Thyroid UK

Advice on dosage please + general help

Advice on dosage please + general help

I had a private blood test done and my antibodies have risen from 40 to 155 in the past 7 months although my TSH, T3 and T4 have gone up from a previous test but I still feel terrible, I have absolutely exhausted plus I’ve had yet another bladder infection (the last infection took 6 lots of antibiotics to clear). I saw the Dr for this infection but as it was an emergency appointment and could only talk about one problem. My thyroid issues was out of the question, plus we had words about what antibiotics to give me as I won’t take trimethoprim it just doesn’t work on me. I won that battle 😏. I have made an afternoon appointment with a dr I quite like but the 1st available appointment was in the first week of January.!!!

Soi, as my Vit D is low and my iron is poor I am now taking the 800iu from the Dr as maintenance dose (borderline osteoporosis) and added another 1000iu I bought myself. Is this enough and are there good/bad times to take it?

As for iron, I’m not sure what to do about that as I suffer with constipation and lately, piles so over the counter bog standard pills aren’t really an option, is there anything suitable out there please that might work?

Joan

Xx

6 Replies
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Your antibodies are high this is Hashimoto's, (also known by medics here in UK more commonly as autoimmune thyroid disease).

About 90% of all hypothyroidism in Uk is due to Hashimoto's

Has GP ever explained this?

Hashimoto's affects the gut and leads to low vitamin levels

Low vitamin levels stop Thyroid hormone working

Your vitamins are all on low side

See SeasideSusie many replies giving detailed vitamin supplements advice

Poor gut function can lead leaky gut (literally holes in gut wall) this can cause food intolerances. Most common by far is gluten

According to Izabella Wentz the Thyroid Pharmacist approx 5% with Hashimoto's are coeliac, but over 80% find gluten free diet helps significantly. Either due to direct gluten intolerance (no test available) or due to leaky gut and gluten causing molecular mimicry (see Amy Myers link)

But don't be surprised that GP or endo never mention gut, gluten or low vitamins. Hashimoto's is very poorly understood

Changing to a strictly gluten free diet may help reduce symptoms, help gut heal and slowly lower TPO antibodies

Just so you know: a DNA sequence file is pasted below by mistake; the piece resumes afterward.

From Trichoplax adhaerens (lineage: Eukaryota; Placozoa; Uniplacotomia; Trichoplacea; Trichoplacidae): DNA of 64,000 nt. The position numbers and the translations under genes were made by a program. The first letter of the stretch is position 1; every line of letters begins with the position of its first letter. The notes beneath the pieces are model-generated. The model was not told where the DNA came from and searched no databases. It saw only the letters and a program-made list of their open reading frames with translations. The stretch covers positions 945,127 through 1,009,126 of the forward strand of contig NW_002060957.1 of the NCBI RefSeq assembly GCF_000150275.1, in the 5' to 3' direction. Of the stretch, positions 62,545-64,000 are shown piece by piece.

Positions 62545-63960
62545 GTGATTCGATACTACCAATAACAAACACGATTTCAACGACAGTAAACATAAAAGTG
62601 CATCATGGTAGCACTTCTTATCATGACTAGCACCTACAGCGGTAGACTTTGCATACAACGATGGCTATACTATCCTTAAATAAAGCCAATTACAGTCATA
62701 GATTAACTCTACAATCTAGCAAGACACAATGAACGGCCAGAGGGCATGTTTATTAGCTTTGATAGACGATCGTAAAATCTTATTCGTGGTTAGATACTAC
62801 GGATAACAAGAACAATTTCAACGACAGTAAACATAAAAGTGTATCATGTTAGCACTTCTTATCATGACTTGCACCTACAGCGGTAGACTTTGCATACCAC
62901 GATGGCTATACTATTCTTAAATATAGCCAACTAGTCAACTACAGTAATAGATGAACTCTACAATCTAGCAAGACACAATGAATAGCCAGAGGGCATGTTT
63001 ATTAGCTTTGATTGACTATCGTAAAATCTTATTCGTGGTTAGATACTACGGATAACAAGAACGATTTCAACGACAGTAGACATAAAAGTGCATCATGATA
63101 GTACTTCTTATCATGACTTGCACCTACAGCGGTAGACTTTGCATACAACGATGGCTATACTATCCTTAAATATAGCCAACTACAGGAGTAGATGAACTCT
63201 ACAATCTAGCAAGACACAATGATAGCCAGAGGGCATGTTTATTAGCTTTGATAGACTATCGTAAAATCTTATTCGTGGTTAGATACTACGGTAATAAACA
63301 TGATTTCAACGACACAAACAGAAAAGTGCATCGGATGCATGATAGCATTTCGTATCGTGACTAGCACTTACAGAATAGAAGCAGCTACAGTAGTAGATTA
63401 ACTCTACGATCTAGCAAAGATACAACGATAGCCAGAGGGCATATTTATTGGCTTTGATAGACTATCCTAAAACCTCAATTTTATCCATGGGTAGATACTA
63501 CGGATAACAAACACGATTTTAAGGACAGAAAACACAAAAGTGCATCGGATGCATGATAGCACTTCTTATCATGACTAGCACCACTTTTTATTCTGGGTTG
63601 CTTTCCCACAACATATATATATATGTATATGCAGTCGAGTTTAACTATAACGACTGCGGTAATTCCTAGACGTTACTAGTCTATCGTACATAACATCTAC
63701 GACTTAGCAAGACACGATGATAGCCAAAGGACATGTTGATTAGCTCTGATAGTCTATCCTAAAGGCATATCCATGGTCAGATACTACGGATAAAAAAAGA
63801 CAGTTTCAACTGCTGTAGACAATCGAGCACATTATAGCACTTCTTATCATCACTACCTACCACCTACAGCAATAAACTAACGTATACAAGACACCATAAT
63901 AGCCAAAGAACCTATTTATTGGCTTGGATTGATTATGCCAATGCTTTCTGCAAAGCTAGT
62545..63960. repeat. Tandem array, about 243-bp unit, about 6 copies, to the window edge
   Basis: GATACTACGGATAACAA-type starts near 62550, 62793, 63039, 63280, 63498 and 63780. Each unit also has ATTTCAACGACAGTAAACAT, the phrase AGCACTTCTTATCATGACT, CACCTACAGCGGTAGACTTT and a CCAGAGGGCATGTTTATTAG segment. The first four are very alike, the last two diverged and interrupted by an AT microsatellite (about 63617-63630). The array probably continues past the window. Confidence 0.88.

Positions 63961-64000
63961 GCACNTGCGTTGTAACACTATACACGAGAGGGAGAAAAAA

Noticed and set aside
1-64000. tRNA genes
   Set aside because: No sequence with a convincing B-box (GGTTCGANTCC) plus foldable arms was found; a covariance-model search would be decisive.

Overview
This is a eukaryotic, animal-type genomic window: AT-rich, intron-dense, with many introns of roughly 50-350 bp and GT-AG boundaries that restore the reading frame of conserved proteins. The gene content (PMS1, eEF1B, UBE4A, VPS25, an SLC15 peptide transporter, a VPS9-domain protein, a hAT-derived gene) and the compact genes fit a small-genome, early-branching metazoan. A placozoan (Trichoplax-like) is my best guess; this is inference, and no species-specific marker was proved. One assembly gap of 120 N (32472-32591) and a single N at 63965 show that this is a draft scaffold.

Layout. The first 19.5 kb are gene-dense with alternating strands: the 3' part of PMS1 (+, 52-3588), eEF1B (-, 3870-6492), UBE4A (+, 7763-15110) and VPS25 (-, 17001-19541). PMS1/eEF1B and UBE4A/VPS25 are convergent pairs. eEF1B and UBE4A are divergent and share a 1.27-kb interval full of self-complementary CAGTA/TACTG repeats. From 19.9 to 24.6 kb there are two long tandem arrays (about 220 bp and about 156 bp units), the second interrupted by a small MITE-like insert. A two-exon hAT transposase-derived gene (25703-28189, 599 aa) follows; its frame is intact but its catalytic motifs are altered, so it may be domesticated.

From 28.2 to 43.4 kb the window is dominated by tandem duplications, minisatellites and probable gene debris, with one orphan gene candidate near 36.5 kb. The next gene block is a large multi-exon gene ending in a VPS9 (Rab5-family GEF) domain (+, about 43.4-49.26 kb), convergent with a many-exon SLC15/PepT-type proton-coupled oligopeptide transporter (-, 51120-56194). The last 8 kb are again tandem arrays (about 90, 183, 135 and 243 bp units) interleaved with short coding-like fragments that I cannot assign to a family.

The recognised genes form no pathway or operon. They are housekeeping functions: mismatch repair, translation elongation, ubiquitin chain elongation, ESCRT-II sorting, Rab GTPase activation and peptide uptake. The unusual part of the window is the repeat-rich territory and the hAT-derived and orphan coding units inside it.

thyroidpharmacist.com/artic...

thyroidpharmacist.com/artic...

amymyersmd.com/2017/02/3-im...

chriskresser.com/the-gluten...

scdlifestyle.com/2014/08/th...

Always take Levo on empty stomach and then nothing apart from water for at least an hour after. Many take on waking, but it may be more convenient and possibly more effective taken at bedtime

verywell.com/should-i-take-...

Many people find Levothyroxine brands are not interchangeable. Once you find a brand that suits you, best to make sure to only get that one at each prescription.

All thyroid tests should be done as early as possible in morning and fasting and don't take Levo in the 24 hours prior to test, delay and take straight after. This gives highest TSH, lowest FT4 and most consistent results

Is this how this test was done?

Your results show TSH is a bit high and FT4 and FT3 too low. You probably would benefit from a dose increase. But you may find GP reluctant to agree

Dr Toft, past president of the British Thyroid Association and leading endocrinologist, states in Pulse Magazine,

"The appropriate dose of levothyroxine is that which restores euthyroidism and serum TSH to the lower part of the reference range - 0.2-0.5mU/l.

In this case, free thyroxine is likely to be in the upper part of its reference range or even slightly elevated – 18-22pmol/l.

Most patients will feel well in that circumstance. But some need a higher dose of levothyroxine to suppress serum TSH and then the serum-free T4 concentration will be elevated at around 24-28pmol/l.